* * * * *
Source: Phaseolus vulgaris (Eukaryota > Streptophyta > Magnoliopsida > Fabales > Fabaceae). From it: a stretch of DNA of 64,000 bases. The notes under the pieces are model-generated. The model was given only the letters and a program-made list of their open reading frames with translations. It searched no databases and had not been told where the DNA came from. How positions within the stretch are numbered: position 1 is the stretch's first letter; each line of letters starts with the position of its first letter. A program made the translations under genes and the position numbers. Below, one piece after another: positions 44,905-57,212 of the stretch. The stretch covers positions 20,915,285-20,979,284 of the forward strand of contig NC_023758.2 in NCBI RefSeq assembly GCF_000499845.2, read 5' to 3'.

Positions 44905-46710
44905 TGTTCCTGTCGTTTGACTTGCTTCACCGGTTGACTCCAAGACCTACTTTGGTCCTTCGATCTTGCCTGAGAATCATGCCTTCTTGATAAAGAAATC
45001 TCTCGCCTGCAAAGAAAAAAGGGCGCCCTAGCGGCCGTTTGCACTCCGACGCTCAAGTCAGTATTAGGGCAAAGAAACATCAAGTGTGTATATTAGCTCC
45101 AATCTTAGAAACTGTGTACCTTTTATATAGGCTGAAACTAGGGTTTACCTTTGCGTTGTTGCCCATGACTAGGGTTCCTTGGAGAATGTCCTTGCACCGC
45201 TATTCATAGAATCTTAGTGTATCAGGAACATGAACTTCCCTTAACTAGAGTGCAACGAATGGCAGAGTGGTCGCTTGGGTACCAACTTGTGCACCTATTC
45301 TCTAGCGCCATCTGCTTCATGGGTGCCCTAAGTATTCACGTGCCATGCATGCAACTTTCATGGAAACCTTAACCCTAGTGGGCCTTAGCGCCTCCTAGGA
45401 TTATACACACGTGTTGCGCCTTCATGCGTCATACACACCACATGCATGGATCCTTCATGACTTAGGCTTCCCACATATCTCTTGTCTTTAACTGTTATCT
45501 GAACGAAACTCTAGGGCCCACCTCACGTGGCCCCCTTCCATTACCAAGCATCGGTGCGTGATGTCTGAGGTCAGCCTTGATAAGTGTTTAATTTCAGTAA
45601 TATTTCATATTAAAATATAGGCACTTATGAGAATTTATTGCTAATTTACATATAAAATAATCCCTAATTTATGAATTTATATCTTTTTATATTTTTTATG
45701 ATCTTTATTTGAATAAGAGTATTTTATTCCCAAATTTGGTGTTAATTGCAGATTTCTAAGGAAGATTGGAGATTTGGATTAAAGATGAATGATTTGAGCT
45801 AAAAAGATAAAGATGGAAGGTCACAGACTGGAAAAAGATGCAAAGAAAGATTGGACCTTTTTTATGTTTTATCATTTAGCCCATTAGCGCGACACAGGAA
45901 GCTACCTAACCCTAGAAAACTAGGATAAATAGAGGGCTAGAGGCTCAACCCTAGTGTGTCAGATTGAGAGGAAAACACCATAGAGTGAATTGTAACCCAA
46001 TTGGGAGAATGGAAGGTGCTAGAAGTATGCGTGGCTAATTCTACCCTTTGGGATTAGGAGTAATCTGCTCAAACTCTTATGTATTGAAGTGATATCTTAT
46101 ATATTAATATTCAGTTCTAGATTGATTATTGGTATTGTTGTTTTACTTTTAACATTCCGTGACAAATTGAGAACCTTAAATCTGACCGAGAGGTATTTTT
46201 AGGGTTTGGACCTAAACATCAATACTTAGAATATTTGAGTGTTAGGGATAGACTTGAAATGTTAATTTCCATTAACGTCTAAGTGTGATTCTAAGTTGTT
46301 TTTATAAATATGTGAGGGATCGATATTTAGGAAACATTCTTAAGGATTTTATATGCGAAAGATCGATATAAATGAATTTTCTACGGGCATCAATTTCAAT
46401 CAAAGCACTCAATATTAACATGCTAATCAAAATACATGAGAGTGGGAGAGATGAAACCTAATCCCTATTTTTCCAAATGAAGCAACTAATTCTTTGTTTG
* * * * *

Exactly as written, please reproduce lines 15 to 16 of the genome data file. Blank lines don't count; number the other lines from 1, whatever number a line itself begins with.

46101 ATATTAATATTCAGTTCTAGATTGATTATTGGTATTGTTGTTTTACTTTTAACATTCCGTGACAAATTGAGAACCTTAAATCTGACCGAGAGGTATTTTT
46201 AGGGTTTGGACCTAAACATCAATACTTAGAATATTTGAGTGTTAGGGATAGACTTGAAATGTTAATTTCCATTAACGTCTAAGTGTGATTCTAAGTTGTT